At a recent meeting of the Board of Election, comprising Jane Moubray (chair), Tomas Bjäringer, Christopher Harman, Alan Huggins, Rolf-Dieter Jaretzky, Robert Odenweller, Christopher King and Raymond Todd, the members unanimously decided to ask the four named to sign the Roll.
In its formal news release, the RDP notes that Ganz “is known for her lifelong philatelic outreach at local, national and international levels, engaging a vast spectrum of collectors from specialists to new audiences. Her collections, exhibits, research and writing, and speaking focus primarily on her specialty of zeppelin posts.”
Philatelic recognitions include the Smithsonian Philatelic Achievement Award, Luff Award for Exceptional Contributions to Philately, Alfred F. Lichtenstein Memorial Award for Distinguished Service to Philately, American Air Mail Society Research Award … She has written and edited books, articles, and online content, putting philately in a wider context to reach larger audiences without sacrificing philatelic scholarship. Her service to organized philately is multi-faceted in a variety of positions of influence and accomplishment.”
The news release offers the following about this year’s other signees:
Abensur has researched widely and his main collecting and researching areas are the postal rates and regulations of France and Alsace-Lorraine. His latest book published in 2017 is The Franco-Sardinian Route in International Relations (1818-1851) and his articles on various subjects number more than 100 in France and elsewhere. He has been president of the Académie de philatélie since 2002 and was awarded the chevalier dans l’ordre des Art et des Lettres in 2009, and gained a Large Gold Medal at FEPA 2015.
Douglas has formed what are considered to be the most complete collections of both Sweden and Finland in existence. His monographs are always of the highest standard and he has attained Gold and Large Gold medals in international exhibitions since 1971. He co-authored Sweden Number One, in 2005. He was awarded the Tilleard Medal of the Royal Philatelic Society London as well as the Strandell Medal, the highest philatelic recognition in Sweden, in 2014 and is presently working hard as Head Patron for Stockholmia 2019.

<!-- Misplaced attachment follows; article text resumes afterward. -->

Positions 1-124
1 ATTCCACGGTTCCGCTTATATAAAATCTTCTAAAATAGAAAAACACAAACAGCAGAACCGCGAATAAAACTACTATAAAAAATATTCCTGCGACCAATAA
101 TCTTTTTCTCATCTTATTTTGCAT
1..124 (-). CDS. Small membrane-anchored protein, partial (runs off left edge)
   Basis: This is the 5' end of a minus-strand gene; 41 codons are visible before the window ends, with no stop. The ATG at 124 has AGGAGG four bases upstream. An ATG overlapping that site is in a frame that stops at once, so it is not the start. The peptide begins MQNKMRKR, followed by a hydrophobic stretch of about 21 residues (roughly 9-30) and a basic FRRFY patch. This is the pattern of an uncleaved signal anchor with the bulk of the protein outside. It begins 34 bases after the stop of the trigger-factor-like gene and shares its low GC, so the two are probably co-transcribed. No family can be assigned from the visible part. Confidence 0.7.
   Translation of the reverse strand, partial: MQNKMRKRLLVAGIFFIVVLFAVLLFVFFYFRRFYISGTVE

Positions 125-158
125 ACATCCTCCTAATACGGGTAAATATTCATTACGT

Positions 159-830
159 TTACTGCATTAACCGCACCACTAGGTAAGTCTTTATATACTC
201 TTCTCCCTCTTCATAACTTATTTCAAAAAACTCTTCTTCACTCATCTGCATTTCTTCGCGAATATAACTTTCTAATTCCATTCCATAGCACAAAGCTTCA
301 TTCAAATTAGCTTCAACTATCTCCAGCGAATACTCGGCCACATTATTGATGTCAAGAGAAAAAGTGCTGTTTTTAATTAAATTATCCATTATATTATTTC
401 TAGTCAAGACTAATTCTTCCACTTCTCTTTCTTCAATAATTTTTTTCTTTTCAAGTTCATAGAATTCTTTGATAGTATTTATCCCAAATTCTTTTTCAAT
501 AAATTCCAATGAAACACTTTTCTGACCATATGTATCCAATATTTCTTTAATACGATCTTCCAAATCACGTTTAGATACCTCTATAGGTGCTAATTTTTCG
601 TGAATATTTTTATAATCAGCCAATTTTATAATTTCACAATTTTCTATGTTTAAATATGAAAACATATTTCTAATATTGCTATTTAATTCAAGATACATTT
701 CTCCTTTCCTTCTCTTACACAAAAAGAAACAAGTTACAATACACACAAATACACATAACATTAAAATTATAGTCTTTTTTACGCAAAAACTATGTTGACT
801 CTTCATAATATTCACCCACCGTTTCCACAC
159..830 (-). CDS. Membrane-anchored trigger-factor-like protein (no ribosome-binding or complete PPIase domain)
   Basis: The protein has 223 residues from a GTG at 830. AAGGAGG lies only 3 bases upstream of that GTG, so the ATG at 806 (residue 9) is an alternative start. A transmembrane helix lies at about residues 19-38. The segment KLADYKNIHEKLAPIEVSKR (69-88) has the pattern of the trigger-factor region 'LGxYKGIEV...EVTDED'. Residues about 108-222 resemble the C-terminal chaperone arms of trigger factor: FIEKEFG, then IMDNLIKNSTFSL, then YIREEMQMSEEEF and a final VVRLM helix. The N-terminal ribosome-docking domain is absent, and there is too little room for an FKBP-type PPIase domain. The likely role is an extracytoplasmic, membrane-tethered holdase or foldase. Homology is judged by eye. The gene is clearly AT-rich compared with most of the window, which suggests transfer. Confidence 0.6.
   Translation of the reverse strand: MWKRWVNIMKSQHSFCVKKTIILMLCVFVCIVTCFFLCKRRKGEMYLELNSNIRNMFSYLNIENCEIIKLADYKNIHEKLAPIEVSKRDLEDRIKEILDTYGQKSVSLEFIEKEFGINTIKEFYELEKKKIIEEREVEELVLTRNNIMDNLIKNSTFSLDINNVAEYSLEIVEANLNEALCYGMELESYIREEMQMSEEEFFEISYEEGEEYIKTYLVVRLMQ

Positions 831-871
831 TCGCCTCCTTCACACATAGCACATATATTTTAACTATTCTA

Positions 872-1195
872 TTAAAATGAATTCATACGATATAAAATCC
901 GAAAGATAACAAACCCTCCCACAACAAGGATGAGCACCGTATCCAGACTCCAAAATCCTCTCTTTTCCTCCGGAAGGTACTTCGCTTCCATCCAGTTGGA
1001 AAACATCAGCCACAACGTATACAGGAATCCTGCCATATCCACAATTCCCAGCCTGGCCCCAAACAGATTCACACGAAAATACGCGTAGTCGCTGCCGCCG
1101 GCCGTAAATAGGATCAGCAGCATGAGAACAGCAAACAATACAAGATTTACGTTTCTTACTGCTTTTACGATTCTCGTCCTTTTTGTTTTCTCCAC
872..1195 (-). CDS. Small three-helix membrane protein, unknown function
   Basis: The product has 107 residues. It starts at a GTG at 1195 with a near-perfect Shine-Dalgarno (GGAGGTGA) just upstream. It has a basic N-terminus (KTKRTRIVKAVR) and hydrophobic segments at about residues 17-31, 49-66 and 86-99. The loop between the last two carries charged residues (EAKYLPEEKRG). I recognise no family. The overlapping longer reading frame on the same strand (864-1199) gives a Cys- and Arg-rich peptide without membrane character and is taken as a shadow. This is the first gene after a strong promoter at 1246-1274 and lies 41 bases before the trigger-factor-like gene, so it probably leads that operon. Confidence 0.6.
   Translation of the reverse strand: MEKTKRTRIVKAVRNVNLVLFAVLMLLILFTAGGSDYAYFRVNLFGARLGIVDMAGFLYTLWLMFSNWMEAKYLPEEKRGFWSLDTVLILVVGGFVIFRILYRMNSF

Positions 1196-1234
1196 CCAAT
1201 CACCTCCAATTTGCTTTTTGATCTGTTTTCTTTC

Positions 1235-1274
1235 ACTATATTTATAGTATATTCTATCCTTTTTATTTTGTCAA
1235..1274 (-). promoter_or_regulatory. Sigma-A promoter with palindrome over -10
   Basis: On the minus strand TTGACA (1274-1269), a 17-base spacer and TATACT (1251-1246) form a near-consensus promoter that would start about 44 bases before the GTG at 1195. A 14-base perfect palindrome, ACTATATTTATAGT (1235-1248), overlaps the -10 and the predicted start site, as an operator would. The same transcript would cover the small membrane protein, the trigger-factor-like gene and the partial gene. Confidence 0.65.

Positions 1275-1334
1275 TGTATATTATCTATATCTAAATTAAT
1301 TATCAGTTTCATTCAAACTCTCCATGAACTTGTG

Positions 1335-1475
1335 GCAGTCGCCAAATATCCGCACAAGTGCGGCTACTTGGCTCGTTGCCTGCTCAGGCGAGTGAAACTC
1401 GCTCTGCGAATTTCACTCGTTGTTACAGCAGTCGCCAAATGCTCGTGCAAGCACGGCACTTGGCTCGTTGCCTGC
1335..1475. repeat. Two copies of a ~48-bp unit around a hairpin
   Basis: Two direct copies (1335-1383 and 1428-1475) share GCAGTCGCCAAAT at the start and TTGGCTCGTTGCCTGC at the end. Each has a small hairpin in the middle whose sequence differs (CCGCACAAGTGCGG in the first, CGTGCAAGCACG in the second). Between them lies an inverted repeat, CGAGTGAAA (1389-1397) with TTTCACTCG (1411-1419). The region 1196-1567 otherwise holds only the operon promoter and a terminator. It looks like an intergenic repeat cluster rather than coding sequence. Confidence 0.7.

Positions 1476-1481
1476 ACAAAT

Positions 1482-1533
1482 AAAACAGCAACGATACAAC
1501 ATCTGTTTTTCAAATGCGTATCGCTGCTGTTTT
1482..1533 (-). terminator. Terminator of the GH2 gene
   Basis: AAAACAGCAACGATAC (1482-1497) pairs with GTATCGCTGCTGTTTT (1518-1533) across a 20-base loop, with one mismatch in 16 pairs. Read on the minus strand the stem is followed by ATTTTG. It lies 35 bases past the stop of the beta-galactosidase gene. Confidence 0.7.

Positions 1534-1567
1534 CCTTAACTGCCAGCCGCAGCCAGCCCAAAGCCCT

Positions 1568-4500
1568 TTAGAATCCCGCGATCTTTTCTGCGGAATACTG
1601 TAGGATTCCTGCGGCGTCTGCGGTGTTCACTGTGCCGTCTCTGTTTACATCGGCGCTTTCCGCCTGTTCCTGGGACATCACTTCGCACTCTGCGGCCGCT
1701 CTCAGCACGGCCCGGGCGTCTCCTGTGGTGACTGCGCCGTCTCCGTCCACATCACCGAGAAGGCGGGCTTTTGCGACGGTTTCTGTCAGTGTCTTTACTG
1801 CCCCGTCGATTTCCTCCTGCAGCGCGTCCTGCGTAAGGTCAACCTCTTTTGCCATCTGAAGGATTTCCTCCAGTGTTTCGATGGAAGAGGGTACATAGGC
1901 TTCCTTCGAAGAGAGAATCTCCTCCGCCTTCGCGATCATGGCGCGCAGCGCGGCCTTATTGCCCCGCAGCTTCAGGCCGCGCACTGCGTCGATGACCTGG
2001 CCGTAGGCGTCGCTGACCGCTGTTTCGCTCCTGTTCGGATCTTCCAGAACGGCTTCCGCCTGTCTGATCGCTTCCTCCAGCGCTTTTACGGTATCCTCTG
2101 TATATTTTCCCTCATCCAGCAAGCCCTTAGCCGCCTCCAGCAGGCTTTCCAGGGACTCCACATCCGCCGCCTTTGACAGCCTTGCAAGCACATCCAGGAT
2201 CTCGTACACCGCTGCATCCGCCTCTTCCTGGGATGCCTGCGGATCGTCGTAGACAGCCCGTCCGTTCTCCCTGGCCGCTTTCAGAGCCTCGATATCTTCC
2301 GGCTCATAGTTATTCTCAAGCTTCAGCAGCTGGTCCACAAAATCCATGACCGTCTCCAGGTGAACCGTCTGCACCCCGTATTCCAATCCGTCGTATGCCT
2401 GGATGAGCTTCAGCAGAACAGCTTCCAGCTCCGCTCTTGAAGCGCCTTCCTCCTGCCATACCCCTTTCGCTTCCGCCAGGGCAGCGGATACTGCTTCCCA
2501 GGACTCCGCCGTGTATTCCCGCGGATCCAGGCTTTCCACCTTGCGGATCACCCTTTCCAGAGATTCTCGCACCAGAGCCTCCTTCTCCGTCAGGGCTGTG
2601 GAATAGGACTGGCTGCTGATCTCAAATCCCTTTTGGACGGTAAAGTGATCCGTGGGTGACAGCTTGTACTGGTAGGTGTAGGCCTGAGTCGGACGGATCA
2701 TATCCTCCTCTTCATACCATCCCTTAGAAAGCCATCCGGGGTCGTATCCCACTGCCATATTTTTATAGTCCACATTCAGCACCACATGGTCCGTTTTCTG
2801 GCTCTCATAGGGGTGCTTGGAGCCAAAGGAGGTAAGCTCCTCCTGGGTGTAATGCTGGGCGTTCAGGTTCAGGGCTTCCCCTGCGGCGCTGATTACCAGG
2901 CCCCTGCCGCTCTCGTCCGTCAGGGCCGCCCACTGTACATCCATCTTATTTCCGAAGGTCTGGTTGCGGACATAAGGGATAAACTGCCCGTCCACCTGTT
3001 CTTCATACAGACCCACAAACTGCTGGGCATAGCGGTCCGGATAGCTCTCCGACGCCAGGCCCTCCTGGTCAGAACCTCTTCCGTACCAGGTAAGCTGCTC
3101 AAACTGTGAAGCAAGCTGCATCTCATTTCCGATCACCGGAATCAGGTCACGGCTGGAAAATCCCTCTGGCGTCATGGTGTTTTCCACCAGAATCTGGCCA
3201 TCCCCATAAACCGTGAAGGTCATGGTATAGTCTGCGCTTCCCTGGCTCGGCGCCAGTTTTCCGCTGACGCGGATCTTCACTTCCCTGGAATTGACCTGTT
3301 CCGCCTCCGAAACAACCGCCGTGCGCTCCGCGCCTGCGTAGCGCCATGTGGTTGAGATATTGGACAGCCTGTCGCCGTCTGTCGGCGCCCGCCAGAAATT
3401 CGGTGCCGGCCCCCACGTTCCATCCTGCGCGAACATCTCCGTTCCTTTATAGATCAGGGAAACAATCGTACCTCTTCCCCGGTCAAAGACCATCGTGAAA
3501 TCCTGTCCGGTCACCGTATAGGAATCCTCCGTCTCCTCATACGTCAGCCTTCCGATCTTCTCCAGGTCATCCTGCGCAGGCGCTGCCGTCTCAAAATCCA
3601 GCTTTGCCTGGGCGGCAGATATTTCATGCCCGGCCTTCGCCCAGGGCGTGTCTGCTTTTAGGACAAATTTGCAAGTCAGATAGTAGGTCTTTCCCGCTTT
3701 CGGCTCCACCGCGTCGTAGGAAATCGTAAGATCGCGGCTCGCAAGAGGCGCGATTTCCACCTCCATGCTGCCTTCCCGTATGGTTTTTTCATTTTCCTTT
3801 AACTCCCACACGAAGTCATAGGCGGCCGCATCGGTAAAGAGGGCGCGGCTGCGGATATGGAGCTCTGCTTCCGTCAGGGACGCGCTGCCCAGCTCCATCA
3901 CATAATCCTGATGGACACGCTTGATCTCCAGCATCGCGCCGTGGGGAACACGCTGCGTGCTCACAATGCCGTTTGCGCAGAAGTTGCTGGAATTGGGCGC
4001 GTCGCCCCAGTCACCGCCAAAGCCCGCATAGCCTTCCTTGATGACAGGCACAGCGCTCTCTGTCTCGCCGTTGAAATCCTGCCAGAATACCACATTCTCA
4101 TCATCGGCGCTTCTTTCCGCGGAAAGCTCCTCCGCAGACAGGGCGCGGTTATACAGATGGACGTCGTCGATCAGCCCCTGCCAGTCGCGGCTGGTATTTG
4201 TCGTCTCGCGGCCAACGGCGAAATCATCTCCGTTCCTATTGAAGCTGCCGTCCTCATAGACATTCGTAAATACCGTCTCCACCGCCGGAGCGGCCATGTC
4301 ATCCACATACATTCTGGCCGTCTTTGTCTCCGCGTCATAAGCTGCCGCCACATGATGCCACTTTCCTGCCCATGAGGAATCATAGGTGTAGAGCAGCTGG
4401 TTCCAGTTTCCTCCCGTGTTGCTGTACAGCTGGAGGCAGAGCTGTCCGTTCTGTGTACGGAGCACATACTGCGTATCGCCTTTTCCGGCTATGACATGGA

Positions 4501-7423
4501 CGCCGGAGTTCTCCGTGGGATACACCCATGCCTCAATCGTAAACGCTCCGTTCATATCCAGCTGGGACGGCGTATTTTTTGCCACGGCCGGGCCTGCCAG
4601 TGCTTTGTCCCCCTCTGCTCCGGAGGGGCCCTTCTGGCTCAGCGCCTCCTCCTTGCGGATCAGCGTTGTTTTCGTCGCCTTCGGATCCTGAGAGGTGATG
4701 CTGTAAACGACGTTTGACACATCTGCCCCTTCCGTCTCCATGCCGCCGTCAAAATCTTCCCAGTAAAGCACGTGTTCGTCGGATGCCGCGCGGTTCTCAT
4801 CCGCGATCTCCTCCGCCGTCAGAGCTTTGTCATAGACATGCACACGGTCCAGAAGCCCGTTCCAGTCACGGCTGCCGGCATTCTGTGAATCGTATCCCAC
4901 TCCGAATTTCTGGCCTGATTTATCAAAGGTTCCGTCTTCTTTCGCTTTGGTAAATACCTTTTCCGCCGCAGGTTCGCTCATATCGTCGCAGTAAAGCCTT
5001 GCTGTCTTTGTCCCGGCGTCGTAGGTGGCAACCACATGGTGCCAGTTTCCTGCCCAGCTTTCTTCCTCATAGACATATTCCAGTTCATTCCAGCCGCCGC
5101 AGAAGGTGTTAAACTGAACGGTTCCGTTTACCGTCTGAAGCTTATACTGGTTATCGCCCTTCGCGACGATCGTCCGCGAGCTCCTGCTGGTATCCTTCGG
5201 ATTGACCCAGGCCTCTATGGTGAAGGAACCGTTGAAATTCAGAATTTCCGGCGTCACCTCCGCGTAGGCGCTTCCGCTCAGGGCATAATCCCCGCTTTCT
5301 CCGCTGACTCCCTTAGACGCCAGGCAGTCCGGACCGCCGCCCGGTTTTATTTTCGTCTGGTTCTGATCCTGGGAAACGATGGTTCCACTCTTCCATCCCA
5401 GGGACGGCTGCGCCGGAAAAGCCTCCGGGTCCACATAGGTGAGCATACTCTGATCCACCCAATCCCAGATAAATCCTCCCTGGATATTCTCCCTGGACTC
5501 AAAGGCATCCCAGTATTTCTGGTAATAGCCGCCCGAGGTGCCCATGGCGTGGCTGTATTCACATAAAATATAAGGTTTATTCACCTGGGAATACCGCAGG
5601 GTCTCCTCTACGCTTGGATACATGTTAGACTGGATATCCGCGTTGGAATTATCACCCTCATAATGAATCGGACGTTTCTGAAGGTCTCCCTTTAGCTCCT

Lewis’ collections have included the postal history of Spanish Philippines, Cuba, New Orleans and stampless mail entering Spain. He has won FIP Large Gold medals in postal history with exhibits on the subject matter of each of the three continental areas: Asia, Europe and the Americas. In 2013 he attained a Large Gold Medal for his well-written study – The 1836 Anglo-French Postal Convention. He was president of the Philatelic Society of New South Wales between 1998 and 2013, was chairman of the jury at Sydney 2015 and president of the organizing committee of the National Philatelic Exhibitions held in Sydney in 2007 and 2011.
The U.S. Postal Service announced today it will return to producing only soakable stamps by next year and it expects postage rates to drop 10 percent!!! Haha! April Fools!
I don’t suppose we caught too many of you with that one. How about the return of the penny postcard? Maybe stamps that are mini-drones and will fly special delivery letters to their destinations? Hey, we tried.
How about this: With the multitude of castles, knights and heraldry on stamps, we wondered if perhaps the best known symbol of April Fool’s – the jester – is found on our commemoratives.
Like fools, we rushed into our hunt and started scanning page after page of our favorite catalog. You can call us foolish, but we found a few. (If you like the idea of jesters or fools on stamps, don’t forget this year’s American Philatelic Society StampShow in Columbus, Ohio will be co-hosted by the American Topical Association, the go-to society for ALL collecting themes.)